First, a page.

The two are also recent college graduates, Boerigter from Hope College in Holland, Michigan and Martineau from Kansas State University. Both are 2010 graduates of Los Alamos High School.
    Boerigter and Martineau said they both enjoyed the experience of the program through IVHQ saying that is was less expensive and more controlled then some other volunteer programs.
    “Not only was it reasonably priced but the program has a tons of locations and options for lengths, all of which they try and keep the cost affordable so people who want to make a difference can actually make a difference,” Boerigter said.
    The volunteer program mixed work with pleasure — Monday through Thursday, the girls worked with street kids and Friday through Sunday, they were free to explore the country and get a feel for the culture and location.

  • Get those cameras ready, polish those smiles and say cheese. Or tuna. Or kibble.
    Friends of the Shelter is accepting photo entries for the 2015 Shelter Alumni Calendar through Sept. 6.
    Pet owners who have adopted a shelter animal, or an abandoned or homeless animal are invited to send a photo and a brief story about their pet. Pet owners whose pets were featured in last year’s calendar are welcome to submit new photos of their pets for this year’s calendar.
    Entry forms are available at Animal Clinic of Los Alamos, Ridgeview Veterinary Hospital, Pet Pangaea and the Los Alamos Animal Shelter.
    The entry forms include entry information, as well as tips on getting great photos of your pet. Entries can be submitted by mail to Friends of the Shelter, P.O. Box 1402, Los Alamos 87544, or electronically to virginiaking65@gmail.com, or via the shelter’s website at lafos.org.
    Friends of the Shelter, a humane organization based in Los Alamos is trying to improve the quality of life for unwanted pets and find homes for homeless animals.
    FOS works closely with the Los Alamos County Animal Shelter, local veterinarians and other humane societies.

  • This year marks the 22nd Annual Butterfly Count in Los Alamos County, but this year the count carries a special meaning. This is the first such count since the passing of Living Treasure Dorothy Hoard, who initiated the Los Alamos County annual butterfly counts more than 20 years ago.
    As such, the annual butterfly count will from now on be known as the “Dorothy Hoard Memorial Butterfly Count.” On Aug. 8, New Mexico butterfly guru Steve Cary will lead the count. In preparation for the count, butterfly enthusiast Roy Michelotti will present “Butterflies You Might See in Los Alamos, and Some Fun Facts About Butterflies” Aug. 5 at PEEC.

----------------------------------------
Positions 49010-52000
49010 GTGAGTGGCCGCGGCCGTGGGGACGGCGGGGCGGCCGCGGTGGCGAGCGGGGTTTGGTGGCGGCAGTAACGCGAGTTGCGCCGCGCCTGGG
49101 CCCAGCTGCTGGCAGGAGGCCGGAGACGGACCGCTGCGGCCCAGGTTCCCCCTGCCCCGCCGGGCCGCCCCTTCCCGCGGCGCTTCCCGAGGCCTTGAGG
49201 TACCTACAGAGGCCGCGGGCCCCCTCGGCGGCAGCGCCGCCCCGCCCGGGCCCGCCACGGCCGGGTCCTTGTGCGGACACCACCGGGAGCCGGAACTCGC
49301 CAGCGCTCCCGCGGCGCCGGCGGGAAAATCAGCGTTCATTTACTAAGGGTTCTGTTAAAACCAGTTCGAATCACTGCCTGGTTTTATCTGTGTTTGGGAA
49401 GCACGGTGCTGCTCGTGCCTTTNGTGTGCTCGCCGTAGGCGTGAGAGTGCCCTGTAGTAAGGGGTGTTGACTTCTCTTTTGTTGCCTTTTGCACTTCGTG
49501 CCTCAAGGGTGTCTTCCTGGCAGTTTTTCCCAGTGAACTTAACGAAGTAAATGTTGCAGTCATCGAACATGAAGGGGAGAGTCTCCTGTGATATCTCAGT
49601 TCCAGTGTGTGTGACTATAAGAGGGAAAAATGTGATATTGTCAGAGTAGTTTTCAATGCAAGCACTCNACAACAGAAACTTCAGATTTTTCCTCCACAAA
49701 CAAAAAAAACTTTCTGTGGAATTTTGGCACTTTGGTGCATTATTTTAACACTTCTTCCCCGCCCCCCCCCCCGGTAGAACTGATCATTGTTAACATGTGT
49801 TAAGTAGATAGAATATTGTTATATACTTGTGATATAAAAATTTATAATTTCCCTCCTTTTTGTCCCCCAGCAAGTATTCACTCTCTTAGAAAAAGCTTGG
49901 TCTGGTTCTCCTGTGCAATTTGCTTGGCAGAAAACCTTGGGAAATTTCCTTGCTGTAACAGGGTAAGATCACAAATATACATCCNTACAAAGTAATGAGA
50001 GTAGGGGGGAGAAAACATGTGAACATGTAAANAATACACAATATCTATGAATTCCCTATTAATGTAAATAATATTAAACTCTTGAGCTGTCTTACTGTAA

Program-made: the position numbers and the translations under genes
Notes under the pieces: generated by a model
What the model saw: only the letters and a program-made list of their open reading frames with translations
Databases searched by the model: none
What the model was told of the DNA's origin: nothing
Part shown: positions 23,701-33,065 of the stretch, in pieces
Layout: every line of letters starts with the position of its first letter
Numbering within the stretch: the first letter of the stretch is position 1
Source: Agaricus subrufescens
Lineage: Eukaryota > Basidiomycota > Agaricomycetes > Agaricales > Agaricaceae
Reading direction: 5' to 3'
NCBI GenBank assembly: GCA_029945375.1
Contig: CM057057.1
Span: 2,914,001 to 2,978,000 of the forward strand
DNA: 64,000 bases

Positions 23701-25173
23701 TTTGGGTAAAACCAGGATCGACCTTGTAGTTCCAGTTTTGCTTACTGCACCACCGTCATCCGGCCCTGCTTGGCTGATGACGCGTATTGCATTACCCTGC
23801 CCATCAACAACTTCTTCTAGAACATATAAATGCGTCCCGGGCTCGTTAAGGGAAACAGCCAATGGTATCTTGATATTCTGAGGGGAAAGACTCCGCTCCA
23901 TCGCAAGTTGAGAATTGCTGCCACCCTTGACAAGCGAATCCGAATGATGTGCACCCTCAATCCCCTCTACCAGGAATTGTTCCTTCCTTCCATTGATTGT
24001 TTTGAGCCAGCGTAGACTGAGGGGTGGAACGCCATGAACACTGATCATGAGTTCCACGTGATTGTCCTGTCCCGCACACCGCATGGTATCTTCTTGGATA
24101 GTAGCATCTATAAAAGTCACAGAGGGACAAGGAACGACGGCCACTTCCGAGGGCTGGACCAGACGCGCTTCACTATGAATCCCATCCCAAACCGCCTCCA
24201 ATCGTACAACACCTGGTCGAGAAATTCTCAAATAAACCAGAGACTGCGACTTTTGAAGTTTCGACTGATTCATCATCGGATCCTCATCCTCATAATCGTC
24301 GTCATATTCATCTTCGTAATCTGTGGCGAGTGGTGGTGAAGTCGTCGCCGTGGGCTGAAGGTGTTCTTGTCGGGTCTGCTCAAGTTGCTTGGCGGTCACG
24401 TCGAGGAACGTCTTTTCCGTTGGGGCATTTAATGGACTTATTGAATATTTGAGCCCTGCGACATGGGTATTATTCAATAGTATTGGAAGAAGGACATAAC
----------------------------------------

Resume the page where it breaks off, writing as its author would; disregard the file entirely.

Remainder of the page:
The count this year will be from 9 a.m. to about 3:30 p.m. Aug. 8. Cary will identify butterflies and discuss their habits and life histories with count participants. Butterflies in three different habitats will be counted — mesa top, streamside and high altitude. 
    The count will be at Burnt Mesa in Bandelier on N.M. 4. The group will then move on to Cañon de Valle on N.M. 501 (West Jemez Road), expecting to arrive at about 10:30 a.m. At around noon, the group will go up to Camp May to have lunch and then continue counting until 3:30 p.m.

  • The historic D.H. Lawrence Ranch in Taos County will now be open to the public, thanks to a cooperative agreement between the University of New Mexico (UNM), D.H. Lawrence Ranch Alliance and the Taos Community Foundation.
    The ranch, which has been closed to the public since 2010, is accessible from 10 a.m.-4 p.m. every Tuesday, Thursday, and Saturday through October.
    The Taos Community Foundation established a grant to hire a UNM staff member who will provide public tours and information of the property. The Taos-based D.H. Lawrence Ranch Alliance is also working with UNM-Taos to create a volunteer docent program to staff the ranch on a regular basis. In fact, UNM-Taos is offering a course designed to acquaint prospective docent volunteers with the ranch and the writer. Visit taoscf.org/dh-lawrence-ranch for details.
    Lawrence was a renowned 19th century writer revered for his achievements in other artistic forms including travel writing, journalism, drama and painting, among others. Nine of his oil paintings have been on display in the La Fonda Hotel in Taos since his death. Lawrence is best known for his works, “Sons and Lovers,” “The Rainbow,” “Women in Love” and “Lady Chatterley’s Lover.”

  • Los Alamos
    Rose Chocolatier, 991 Central Ave.
    Date inspected: June 10
    Violations: One low-risk violation. Restroom door needs to be self closing.
    Status of Establishment: Approved for opening. No follow up required.
    Pojoaque
    Pojoaque Valley Little League, address not available
    Date inspected: June 11
    Violations: Three high-risk violations. Food stored at improper temperatures, which was corrected at time of inspection. Sanitizer ammonia levels are too high, which was also corrected. Three compartment sink needs two inch air gap between sink and wall. One moderate-risk violation. Crock pots used must be NSF. Two low-risk violations. Hood and vents need to be turned. Screen doors need to be replaced.
    Status of Establishment: Approved. Follow up required on Aug. 20.
    Santa Fe
    Santa Fe High School, 2100 Yucca Road
    Date inspected: June 6